Rereading: Mildred Pierce

From Guardian:

Mildred-Pierce---2011-007 Edmund Wilson once called James M Cain (1892-1977) one of America's “poets of the tabloid murder”. After Dashiell Hammett and Raymond Chandler Cain is the writer most often credited with defining the “hard-boiled”, the tough-talking, fast-moving urban stories of violence, sex and money that characterised so much popular film and fiction in America during the 1930s and 40s. Unlike Hammett and Chandler, however, Cain did not focus his fiction on the consoling figure of the detective bringing a semblance of order to all that urban chaos. His novels are told from the perspective of the confused, usually ignorant, all-too-corruptible central actors in his lurid dramas of betrayal and murder. His first two novels, The Postman Always Rings Twice and Double Indemnity, were narrated by men destroyed by femmes fatales; both were made into enormously successful films, especially Billy Wilder's now-classic Double Indemnity, starring Fred MacMurray and Barbara Stanwyck in an improbable blonde wig.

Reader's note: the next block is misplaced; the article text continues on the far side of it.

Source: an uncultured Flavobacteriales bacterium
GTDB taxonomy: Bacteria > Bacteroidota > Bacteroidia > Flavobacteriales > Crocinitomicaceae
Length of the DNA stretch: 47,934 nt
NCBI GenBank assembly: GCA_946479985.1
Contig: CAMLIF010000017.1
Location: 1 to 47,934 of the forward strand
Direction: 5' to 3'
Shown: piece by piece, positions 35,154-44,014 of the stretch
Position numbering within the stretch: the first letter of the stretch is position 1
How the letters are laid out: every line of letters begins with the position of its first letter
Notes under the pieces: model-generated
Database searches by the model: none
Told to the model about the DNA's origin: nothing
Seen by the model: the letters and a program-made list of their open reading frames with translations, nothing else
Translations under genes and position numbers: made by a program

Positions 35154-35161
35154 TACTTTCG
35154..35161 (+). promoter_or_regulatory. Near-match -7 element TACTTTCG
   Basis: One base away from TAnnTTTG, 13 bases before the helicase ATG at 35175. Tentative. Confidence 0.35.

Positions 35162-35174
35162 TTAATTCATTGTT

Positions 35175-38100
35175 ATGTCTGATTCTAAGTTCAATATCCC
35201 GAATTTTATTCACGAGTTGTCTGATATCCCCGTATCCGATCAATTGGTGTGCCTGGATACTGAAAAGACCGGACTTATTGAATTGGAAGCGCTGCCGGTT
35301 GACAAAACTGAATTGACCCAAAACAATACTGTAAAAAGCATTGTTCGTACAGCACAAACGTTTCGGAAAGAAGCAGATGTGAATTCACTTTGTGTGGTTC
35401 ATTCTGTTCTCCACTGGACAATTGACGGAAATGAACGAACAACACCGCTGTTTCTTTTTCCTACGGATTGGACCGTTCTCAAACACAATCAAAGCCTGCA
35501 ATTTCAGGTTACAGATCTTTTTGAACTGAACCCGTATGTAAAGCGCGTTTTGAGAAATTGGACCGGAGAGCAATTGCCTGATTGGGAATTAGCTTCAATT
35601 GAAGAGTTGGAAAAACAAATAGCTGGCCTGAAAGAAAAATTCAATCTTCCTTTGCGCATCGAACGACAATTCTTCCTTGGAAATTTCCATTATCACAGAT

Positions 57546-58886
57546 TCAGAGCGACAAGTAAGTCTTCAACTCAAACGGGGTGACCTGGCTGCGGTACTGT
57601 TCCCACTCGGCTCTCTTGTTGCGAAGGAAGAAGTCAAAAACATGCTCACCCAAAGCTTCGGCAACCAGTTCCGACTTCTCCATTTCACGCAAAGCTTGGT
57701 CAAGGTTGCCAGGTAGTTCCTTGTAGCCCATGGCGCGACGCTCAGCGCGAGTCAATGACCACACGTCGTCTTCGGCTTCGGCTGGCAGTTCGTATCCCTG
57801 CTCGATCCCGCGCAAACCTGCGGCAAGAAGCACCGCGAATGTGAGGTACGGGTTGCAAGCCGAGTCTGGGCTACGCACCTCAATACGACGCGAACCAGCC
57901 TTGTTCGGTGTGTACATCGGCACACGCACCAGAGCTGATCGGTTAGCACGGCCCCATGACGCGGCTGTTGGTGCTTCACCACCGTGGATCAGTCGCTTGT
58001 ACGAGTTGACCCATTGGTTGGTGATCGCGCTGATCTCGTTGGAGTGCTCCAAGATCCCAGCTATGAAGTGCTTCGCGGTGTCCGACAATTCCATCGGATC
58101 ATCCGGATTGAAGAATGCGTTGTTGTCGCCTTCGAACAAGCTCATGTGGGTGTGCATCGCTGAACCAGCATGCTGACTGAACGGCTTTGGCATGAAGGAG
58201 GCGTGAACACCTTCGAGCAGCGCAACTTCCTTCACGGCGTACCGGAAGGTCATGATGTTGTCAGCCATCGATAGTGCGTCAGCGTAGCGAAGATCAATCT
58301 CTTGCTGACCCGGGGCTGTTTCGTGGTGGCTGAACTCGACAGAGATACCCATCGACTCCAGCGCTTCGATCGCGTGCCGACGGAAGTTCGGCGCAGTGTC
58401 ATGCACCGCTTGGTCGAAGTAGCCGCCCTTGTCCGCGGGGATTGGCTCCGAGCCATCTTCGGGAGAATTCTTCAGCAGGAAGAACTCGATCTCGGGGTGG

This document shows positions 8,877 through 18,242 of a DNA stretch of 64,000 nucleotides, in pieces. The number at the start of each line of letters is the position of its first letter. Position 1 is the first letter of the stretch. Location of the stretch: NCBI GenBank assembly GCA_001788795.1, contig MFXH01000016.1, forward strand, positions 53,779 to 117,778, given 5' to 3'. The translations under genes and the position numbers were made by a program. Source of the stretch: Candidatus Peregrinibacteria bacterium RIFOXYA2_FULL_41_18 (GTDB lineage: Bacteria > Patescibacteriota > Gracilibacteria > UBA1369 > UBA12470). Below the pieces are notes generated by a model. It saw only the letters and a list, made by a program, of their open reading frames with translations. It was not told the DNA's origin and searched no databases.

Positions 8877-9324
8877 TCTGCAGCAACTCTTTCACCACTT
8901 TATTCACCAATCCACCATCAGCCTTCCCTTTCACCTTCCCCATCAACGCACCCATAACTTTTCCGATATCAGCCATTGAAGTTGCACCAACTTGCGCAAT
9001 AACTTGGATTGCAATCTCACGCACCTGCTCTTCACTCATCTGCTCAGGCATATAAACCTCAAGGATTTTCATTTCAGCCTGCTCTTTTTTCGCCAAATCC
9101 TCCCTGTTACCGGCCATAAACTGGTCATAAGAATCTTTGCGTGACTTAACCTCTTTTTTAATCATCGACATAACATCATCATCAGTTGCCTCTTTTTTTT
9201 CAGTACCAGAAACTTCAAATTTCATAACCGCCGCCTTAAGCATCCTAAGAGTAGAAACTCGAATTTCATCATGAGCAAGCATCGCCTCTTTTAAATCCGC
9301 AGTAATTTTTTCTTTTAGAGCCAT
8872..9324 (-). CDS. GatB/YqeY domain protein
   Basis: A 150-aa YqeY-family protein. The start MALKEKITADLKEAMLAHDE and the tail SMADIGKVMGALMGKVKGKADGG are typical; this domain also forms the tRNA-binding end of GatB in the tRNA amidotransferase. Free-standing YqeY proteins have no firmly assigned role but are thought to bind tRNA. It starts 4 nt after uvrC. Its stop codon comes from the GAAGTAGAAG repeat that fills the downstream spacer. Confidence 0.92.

In 1941, Cain published Mildred Pierce, his first novel to focus on a female protagonist; in 1945, it was duly made into a film, starring Joan Crawford in her only Oscar-winning performance, as an overprotective mother trying to cover up for her homicidal daughter. That version of Mildred Pierce is now a classic piece of stylish film noir; but its plot and tone diverge sharply from the novel, a more ostensibly “realistic” story about a divorced woman trying to raise her daughters in depression-era California. Now the film-maker Todd Haynes has returned to Cain's original text to bring us a mini-series of Mildred Pierce, with a cast including Kate Winslet in the title role, Evan Rachel Wood as the treacherous daughter and Guy Pearce. This new Mildred Pierce, produced for HBO with an apparently unlimited budget, may well be the most faithful adaptation of a book ever made: the dialogue is nearly verbatim, and the film moves painstakingly through a virtual transcription of Cain's novel. The attention to historical detail is astonishing, the performances outstanding, and the finished product is visually gorgeous, steeped in a golden sepia tone. But by the end some viewers may well be wondering what, exactly, about this story merited such reverential treatment: Cain's characterisation is uneven, to say the least, and the narrative is resolved only by means of contorted turns of the plot.

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